There are random events, and there are events that are chock full of patterns: the trick is knowing one set of events from the other, and in figuring out what, if anything, any patterns mean.
Something as simple as a run chart stuck up on your bulletin board wall helps you plot experience, whether it be the number of times your seven year old wakes-up at nights (less common lately – thank goodness) or the number of times things a client calls with one “last” change.
Data can tell you if things are tamped down and OK after the Great Recession or if we’re due for another bubble or two to burst (guess what: more is likely to come).
Without data and its patterns you’re flying mostly solo with subjective impressions. Dan Ariely, the author of Predictably Irrational , has shown through his work on “clutch players” in sports and business that this subjective recollection is mostly unreliable. Dan’s work here is telling: clutch players are not generally any better they anyone else, they just get more chances. We remember their successes and tend to forget their failures.
The need to decipher patterns means in effect that you’re always back in school: it’s all about the learning, discovering and deciphering. What we think we know subjectively needs to be informed by real data – and, as Ronald Reagan once said – “facts are stubborn things .” They have an odd habit of showing us that we’re spotty in our judgments.
I had these thoughts of patterns, facts, and subjective assessments in the back of my mind as I went to a real “back to school” last night. My son J. Traylor’s kindergarten year taught by Doug Zesiger was by all accounts – both real and subjective findings – a good one as he did the things kids should do at this age – play hard, enjoy learning, and begin to develop the belief that talent is mostly hard work and trying – not something that you either have or don’t have. Last night I got a glimpse of what his first grade taught by Jenny Jones and Elizabeth Teasdale might look like.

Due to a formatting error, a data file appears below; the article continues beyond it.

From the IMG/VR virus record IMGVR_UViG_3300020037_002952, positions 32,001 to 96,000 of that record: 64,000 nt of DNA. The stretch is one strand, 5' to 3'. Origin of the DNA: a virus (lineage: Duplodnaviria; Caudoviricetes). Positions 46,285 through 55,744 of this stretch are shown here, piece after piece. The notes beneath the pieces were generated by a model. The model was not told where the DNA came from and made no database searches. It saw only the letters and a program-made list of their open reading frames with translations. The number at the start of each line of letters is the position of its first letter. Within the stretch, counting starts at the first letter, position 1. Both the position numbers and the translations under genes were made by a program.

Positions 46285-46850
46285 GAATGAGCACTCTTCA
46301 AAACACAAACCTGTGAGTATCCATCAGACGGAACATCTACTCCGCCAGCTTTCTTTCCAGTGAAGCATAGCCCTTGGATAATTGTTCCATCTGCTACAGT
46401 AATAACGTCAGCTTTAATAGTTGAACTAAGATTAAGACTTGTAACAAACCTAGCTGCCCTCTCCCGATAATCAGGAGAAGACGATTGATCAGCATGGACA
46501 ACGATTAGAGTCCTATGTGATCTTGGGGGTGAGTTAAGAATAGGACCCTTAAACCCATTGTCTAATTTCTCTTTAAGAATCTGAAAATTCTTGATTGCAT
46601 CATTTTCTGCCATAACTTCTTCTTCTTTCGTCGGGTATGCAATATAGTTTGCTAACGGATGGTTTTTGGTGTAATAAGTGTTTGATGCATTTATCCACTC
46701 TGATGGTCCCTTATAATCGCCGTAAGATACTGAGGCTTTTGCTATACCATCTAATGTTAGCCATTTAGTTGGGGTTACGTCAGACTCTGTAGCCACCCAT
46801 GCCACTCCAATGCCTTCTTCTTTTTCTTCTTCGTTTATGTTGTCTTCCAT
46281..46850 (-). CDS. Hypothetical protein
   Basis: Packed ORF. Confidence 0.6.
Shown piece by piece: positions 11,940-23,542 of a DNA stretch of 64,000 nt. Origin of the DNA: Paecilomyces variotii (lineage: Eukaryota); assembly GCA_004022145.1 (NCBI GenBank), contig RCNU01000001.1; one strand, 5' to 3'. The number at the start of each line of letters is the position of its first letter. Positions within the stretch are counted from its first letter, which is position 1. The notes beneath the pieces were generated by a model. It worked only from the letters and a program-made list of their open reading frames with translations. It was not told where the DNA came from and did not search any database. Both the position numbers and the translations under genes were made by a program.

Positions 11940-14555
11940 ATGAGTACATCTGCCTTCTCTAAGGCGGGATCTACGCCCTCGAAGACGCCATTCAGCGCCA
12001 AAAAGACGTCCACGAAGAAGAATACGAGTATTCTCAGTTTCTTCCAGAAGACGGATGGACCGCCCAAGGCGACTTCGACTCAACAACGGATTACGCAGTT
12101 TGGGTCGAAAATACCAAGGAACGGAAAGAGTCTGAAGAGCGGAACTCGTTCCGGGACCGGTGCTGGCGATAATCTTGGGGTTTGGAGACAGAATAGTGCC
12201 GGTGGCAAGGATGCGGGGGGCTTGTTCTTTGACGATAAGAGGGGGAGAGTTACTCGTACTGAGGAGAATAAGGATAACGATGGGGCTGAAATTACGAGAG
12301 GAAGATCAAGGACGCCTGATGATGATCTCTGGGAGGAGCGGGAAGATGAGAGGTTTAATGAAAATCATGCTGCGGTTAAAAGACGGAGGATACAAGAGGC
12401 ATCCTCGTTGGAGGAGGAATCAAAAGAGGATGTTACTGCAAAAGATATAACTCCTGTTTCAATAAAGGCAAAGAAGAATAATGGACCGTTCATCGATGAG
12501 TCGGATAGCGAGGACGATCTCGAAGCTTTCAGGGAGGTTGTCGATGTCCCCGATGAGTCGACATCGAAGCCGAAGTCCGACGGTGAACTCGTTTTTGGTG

Stanford professor Carol Dweck, author of Mindset , has shown in her research that the real secret in the psychology of success is in what she terms a “growth mindset:” an attitude supported by behaviors that enables you to keep trying, doing and learning. Her research also shows us that a fixed mindset (e.g. “I’m great”, or “I’m lousy”) leads not to doing better, but actually doing worse.
And what applies to kid’s education in schools applies to learning and performance in other areas, such as business. It’s not the fixed “label” mindset that helps; it’s the growth mindset (“If I work hard I can do better”) that promotes trying which leads to performing.
So on this back to school night there was only one pattern I wanted to see – and I did – was that of a growth mindset in his teaching, where my son is encouraged to do, and to try, and to learn.
And I know from the patterns gleaned from research data that having this growth mindset will lead to good things down the road.